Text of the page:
After the Donovan Mitchell trade, the Cavs now have a nasty top-four with two great bigs (Jarrett Allen and Evan Mobley) and two awesome tiny guards (Mitchell and Darius Garland). There’s a hole on the wing, and Okoro would be the perfect man to fill it. His defense should give him a leg open on any internal competition, but it won’t matter much if teams fully cheat off of him on the perimeter to muck up the paint for Cleveland’s stars. If Okoro can develop a reliable catch-and-shoot stroke from three while doubling his volume, the Cavs are going to be in business.
Stars who need to reestablish themselves
Anthony Davis, F/C, Los Angeles Lakers
It wasn’t long ago that Anthony Davis was considered by some to be the best player in the NBA. When the Los Angeles Lakers won the championship inside the bubble, Davis’ incredible defensive coverage mixed with his hot outside shooting and excellent finishing made him the most valuable player on a title team, even if LeBron James was named Finals MVP. Since then, though, Davis has been a part-time player because of injuries and the Lakers have been one of the league’s biggest underachievers.
If the Lakers are going to get back to being a title contender in James’ twilight years, the biggest factor will be Davis’ ability to stay healthy and regain his status as one of the league’s most dominant forces. Still only 29 years old, Davis should be smack in the middle of a Hall of Fame prime. If he has another disappointing season, it’s fair to wonder if the Lakers can ever regain contender status with James still on the team.
Kyrie Irving, G, Brooklyn Nets
All Kyrie Irving did last season was undercut the preseason championship favorites by refusing to take the Covid vaccine. When it happened, James Harden forced his way out of town, the Nets got swept in the first round of the playoffs, and the franchise refused to give him a long-term contract extension that triggered Kevin Durant’s trade request. With the vaccine mandate behind him, Irving should be poised to show that he’s one of the league’s top guards once again, but he’ll have to stay out of his own way to do it.
Irving got a wakeup call this summer when he tried to find a new team, but didn’t have any real suitors beyond the Lakers. Now on an expiring contract, Kyrie has all the motivation he needs for a big year. Still, most people will believe it when they see it.
James Harden, G, Philadelphia 76ers
James Harden’s struggles at the start of the last season were written off as a veteran superstar adjusting to the league’s new point of emphasis on calling shooting fouls. By midseason, most agreed that Harden simply lacked the explosiveness of his prime years. After forcing a deadline deal from Brooklyn to Philadelphia, Harden flashed the advanced passing and pull-up shooting skills that once helped make him unguardable, but his lack of consistency can be traced back to his inability to regularly get to the rim.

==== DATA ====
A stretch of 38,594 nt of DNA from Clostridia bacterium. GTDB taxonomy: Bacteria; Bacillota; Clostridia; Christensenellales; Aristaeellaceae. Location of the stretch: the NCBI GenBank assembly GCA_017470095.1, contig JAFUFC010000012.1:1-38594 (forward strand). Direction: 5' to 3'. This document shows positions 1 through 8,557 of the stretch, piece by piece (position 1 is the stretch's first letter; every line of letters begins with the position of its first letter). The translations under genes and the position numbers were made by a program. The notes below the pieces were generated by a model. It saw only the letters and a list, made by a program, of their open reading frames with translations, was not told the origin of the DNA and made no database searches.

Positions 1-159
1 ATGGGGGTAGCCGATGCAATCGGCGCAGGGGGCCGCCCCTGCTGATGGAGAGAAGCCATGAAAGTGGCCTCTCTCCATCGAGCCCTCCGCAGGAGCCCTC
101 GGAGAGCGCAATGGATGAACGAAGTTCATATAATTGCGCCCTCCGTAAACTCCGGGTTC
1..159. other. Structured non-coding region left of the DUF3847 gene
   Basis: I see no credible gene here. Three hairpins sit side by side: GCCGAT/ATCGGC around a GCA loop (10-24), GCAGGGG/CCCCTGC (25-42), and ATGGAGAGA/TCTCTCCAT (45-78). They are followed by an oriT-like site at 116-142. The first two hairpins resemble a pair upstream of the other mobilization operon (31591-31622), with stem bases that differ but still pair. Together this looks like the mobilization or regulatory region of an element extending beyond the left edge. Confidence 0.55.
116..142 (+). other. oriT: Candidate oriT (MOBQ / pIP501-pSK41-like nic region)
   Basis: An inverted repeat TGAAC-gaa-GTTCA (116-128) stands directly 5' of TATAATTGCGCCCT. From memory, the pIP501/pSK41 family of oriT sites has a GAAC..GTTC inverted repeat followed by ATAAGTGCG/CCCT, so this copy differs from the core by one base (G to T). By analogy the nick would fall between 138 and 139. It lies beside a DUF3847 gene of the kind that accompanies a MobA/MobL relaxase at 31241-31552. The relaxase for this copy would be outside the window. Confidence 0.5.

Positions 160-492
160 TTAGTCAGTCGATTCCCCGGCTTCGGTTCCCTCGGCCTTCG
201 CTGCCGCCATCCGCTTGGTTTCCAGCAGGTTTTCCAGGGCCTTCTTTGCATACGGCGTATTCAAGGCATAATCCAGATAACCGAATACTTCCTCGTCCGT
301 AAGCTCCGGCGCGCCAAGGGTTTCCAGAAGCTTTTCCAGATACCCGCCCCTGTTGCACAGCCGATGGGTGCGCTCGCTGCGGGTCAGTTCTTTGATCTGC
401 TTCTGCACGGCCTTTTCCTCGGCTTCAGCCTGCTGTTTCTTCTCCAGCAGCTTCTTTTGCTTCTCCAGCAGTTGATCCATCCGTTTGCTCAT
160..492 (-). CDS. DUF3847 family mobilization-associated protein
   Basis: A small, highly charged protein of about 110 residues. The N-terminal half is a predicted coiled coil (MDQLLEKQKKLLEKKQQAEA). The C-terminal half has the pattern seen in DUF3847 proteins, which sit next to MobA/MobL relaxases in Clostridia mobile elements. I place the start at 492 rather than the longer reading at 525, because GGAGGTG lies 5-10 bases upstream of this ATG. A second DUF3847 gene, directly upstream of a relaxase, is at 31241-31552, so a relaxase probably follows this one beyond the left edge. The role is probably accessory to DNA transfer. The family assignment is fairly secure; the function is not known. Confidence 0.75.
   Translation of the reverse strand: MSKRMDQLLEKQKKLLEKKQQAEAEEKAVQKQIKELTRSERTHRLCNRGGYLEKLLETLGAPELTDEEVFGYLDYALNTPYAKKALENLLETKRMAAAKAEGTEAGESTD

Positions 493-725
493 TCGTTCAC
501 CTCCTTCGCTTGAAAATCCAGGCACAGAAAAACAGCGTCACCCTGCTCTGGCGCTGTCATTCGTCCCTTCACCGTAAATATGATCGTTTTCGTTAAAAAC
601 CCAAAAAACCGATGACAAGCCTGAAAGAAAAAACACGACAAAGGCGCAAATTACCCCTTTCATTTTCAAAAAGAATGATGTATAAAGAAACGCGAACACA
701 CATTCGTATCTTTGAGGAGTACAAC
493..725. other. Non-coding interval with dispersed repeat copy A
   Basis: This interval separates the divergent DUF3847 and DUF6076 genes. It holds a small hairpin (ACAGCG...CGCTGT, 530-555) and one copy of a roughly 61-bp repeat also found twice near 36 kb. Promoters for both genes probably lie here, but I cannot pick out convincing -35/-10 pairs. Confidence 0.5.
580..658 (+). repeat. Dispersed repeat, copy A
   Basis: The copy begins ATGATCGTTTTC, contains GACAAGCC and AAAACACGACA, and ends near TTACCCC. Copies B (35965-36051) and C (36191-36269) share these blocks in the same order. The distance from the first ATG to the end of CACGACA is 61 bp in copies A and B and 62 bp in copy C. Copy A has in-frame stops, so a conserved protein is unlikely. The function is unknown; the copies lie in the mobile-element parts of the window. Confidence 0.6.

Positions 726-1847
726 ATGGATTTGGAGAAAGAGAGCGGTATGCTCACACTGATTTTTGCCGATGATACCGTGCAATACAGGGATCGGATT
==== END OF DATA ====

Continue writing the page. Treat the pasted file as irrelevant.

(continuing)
Now 33 years old, Harden feels like he’s at a crossroads of his career: if he’s ever going to beat the claims of underwhelming in the playoffs, now is the time. Philly’s NBA Finals hopes rest on Harden rediscovering is peak form.
Young fringe stars who need to take the next step
Michael Porter Jr., F, Denver Nuggets
Michael Porter Jr. has played all of 125 games in four seasons since being drafted by the Denver Nuggets in 2018, but his flashes were impressive enough to earn him a max extension worth up to $207 million. The knock on Porter going back to his short-lived college days at Missouri has always been his lack of durability, and his long-standing back issues flared up again last season, limiting him to only nine games.
If Porter can stay healthy, he’s a 6’10 sharpshooter who could be the perfect third option next to Nikola Jokic and Jamal Murray. The Nuggets can legitimately dream of a title if it all comes together, but Porter needs to prove he can stay on the floor and live up to his billing as a knockdown shooter. No one has ever doubted Porter’s talent, but it won’t do Denver much good if he can’t be durable.
De’Aaron Fox, G, Sacramento Kings
De’Aaron Fox once felt like he was destined to become one of the league’s best point guards, but his improvement has flatlined a bit as he starts his sixth NBA season. Fox remains as fast as any player in the NBA, but he stagnated as a last season playmaker and still struggles as an outside shooter. The Kings chose Fox over Tyrese Haliburton, and he’s going to have to knock down outside shots to make that look like a prudent move. Sacramento has enough talent to potentially push for a low-end playoff spot with Domantas Sabonis, Harrison Barnes, and rookie Keegan Murray flanking him, but they need Fox to fully realize his potential.